“Yeah, well,” Rogerson said. “I'm here now.”
“Good,” the guy said. He had that classic All-?American look, blond, blue-?eyed, tall, creamy skin. “What you got for me?” Rogerson reached into his pocket and pulled out a bag of pot, then held it up and shook it, evening out its contents. I don't know why this surprised me, but it did: He was serving cookies at Senior Days for “something,” but I'd imagined parking tickets or ten miles over the speed limit. He put the bag on the desk and slid it across to the blond guy, who picked it up and examined it, flicking the small green buds with his finger through the plastic. “How much?” he said. “Seventy-?five,” Rogerson told him. “And a pinch for me.” The guy nodded. “Okay,” he said. Then he looked at the redheaded girl, who stubbed out her cigarette in the ashtray and hopped off the desk, reaching into her back pocket for a wad of money, which she handed to him. He counted a few bills off, folded them, and slid them across the desk to Rogerson, who counted them quickly himself before sliding them into his own pocket. The guy sat back down, opened the Baggie, and started to pack the bowl. The redheaded girl looked at me, smiled, and said, “I'm Lauren.”
“Caitlin,” I said. “Hi.”
“Rogerson's so polite,” she said sarcastically, reaching out to poke him with her finger. As I looked more closely at the pictures on the shelves I could see she was in several of them: one in a soccer uniform with a ball in her lap, another in a long white dress, sitting on a green stretch of grass, her arms full of roses.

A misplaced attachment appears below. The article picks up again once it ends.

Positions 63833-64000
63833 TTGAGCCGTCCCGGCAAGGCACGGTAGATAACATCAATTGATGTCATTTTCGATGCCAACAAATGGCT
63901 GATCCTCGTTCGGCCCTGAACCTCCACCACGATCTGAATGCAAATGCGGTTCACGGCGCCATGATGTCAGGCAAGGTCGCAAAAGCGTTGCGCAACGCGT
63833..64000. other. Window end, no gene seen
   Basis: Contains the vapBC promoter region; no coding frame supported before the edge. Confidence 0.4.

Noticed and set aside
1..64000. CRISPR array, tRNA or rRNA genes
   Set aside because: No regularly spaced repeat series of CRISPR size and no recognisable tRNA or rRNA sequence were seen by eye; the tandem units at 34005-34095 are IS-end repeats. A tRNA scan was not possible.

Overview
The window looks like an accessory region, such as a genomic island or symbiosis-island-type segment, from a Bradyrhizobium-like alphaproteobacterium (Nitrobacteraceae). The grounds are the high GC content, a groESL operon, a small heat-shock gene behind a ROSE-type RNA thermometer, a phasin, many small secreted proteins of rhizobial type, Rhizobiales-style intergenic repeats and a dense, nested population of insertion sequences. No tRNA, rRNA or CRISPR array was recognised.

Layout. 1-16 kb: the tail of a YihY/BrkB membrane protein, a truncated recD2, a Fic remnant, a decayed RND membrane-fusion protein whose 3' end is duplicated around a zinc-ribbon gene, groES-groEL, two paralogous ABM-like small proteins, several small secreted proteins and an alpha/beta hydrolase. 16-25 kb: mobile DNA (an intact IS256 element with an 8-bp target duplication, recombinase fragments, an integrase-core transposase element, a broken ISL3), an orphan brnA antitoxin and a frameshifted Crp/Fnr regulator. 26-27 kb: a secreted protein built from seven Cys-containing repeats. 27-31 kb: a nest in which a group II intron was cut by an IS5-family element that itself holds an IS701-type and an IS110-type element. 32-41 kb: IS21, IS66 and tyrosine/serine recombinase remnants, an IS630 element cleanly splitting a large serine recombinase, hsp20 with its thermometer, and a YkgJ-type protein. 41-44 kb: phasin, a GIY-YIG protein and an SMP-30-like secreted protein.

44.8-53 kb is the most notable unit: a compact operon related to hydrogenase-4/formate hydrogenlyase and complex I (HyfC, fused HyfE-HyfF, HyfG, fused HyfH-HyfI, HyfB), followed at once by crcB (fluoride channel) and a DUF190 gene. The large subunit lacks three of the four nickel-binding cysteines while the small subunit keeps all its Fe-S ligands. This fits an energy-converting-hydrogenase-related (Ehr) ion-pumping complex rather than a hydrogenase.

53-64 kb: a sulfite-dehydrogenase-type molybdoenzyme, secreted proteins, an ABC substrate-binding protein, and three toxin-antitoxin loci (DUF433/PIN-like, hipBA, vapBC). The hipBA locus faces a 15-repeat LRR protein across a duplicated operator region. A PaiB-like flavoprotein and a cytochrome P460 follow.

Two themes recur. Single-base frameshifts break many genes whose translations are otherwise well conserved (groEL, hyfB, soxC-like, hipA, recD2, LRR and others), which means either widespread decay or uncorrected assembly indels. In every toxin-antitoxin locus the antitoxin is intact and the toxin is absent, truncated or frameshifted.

“Sorry,” Rogerson said. “This is Caitlin. Caitlin, Lauren and Walter.”
“Hi,” Walter said to me, and I realized suddenly I recognized him from the Perkins football team, which had creamed us three weeks earlier at home. Lauren lit another cigarette, blowing smoke toward the picture of her holding the roses, while Walter packed the bowl and handed it to Rogerson, a lighter balanced on top of it. He took a hit and handed it to me. “No, thanks,” I said. “You sure?” he asked. “Yeah.” He shrugged. “She's a cheerleader,” he explained to Lauren as he handed her the bowl. She took a big hit and promptly started coughing, her face turning red. “She's got a reputation to protect.”
“And she's going out with you?” Lauren said, between hacks. “I know,” Rogerson said. “Must be the hair.”
“Must be,” Lauren said, picking up her pack of cigarettes and shaking one out into her hand. “ 'Cause we know it's not your charm.”
“Ha,” Rogerson said, his expression flat. “Ha, ha,” she said, and smiled at me. I smiled back, still not quite sure I was in on the joke. Later, after we'd left and gotten back into the car, I said, “So Walter plays for the football team, right? How long have you known him?” He looked at me and half-?smiled, then reached to shake a cigarette out of the pack wedged under the visor. “You know,” he said thoughtfully, “you ask a lot of questions.”
“I do not,” I said indignantly. I didn't even know why he bothered to ask me out. It was like I wasn't even there. “You, like, haven't even talked to me since you picked me up.”
“Talked?” he said. The lighter popped out with a click and he reached forward to grab it.